Saturday, October 24, 2015
HBCU’s: Relevant or Relics?
HBCU’s or Historically Black Colleges and Universities graduate over half of all Black professionals in the U.S. They produce over 50 percent of the country’s Black teachers and 70 percent of the Black dentists. Even more, most Black folks who go on to earn Ph.D. have earned their bachelor’s degree at an HBCU (United Negro College Fund). Yet, with those statistics, critics of HBCU’s argue that their time has come and gone, and that they are no longer needed.
As someone who attended an HBCU (Tougaloo College), I can speak from personal experience the great work being done at those institutions. When I arrived on campus in August of 1992, it was the first time in my life; I was surrounded by so many driven, determined, and forward-thinking Black minds. I was forever changed by that experience.
You see, HBCU’s do more than prepare students for the academic rigors of one’s chosen field of study. They teach students to love themselves and that they come from a people who are more than side-notes, side-kicks, and stereotypes. What is more, they instill in its students a sense of pride and confidence, and empower them to take direction over the course of their own lives. Now that may seem irrelevant or something out of a James Brown song. But when you are the first in your family to go to college or come from a community in which the only people who get out of the neighborhood are rappers or ballplayers, being in an environment where you are nourished and your sense of self is nurtured and your intellect cultivated is life-changing. There aren’t any words for what that means to your future success.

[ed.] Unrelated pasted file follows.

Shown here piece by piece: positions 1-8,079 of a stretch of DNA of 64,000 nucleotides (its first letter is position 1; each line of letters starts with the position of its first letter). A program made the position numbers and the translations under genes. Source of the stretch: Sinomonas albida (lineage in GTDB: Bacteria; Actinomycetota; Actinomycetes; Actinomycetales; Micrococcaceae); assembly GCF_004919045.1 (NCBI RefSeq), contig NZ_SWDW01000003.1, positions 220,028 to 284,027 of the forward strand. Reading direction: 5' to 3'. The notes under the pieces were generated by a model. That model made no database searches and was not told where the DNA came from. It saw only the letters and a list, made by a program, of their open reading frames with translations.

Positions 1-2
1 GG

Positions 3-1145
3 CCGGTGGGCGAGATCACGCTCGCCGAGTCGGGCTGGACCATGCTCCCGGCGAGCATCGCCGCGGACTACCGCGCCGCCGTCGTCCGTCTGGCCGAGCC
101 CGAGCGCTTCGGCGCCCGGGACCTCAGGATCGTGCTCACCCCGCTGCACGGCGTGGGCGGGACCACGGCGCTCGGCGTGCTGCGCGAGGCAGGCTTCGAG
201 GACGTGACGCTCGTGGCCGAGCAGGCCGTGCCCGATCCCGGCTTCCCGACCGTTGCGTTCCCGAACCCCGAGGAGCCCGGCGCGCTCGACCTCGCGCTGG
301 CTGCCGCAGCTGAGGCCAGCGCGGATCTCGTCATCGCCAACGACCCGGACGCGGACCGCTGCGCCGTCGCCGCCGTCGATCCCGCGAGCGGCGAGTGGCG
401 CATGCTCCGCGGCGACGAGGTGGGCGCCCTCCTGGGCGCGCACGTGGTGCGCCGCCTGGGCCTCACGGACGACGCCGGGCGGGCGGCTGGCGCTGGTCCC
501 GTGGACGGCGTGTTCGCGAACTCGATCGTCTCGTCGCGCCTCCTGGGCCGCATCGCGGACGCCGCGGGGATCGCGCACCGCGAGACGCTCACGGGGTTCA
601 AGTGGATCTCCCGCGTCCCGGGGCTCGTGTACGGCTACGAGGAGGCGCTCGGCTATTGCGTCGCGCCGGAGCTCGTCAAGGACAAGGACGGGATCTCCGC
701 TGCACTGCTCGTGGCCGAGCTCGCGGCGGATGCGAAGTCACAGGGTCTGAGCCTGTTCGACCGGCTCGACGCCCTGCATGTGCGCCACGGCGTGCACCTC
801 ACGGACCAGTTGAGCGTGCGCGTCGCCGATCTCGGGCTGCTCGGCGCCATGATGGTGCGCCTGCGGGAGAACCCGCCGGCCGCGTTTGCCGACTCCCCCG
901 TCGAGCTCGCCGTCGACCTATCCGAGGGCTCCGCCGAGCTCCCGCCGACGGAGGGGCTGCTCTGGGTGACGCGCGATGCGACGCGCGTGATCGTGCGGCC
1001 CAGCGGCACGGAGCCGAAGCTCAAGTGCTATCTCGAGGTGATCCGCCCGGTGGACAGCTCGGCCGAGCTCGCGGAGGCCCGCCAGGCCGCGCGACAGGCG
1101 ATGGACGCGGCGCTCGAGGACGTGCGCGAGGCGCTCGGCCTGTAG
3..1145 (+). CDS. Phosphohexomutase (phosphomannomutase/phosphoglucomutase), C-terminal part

I left Tougaloo after 2 years to go to Film School. Still, to this day not graduating from there is one of my biggest regrets in life. I know that I wouldn’t be who I am and where I am without my time at Tougaloo. The people I met there had a profound impact on my life.
To those who think HBCU’s are inferior or not necessary in this multiracial, multilingual global marketplace, consider the success of such notable HBCU alumni: Oprah, Tom Joyner, Dr. Ruth Simmons (president of Brown University), Tanika Ray (Designer and TV Host), Spike Lee, Shaun Robinson (host on “Access Hollywood"), and Jacque Reid (journalist), just to name a few. And consider that the enrollment of White, Latino, and Asian students (around 20 percent) have been on the rise at the 105 HBCU’s (BET). In fact, a few years ago, Morehouse’s Valedictorian was White.
So check out an HBCU and see what they have to offer. You never know. One just may be the right fit for you.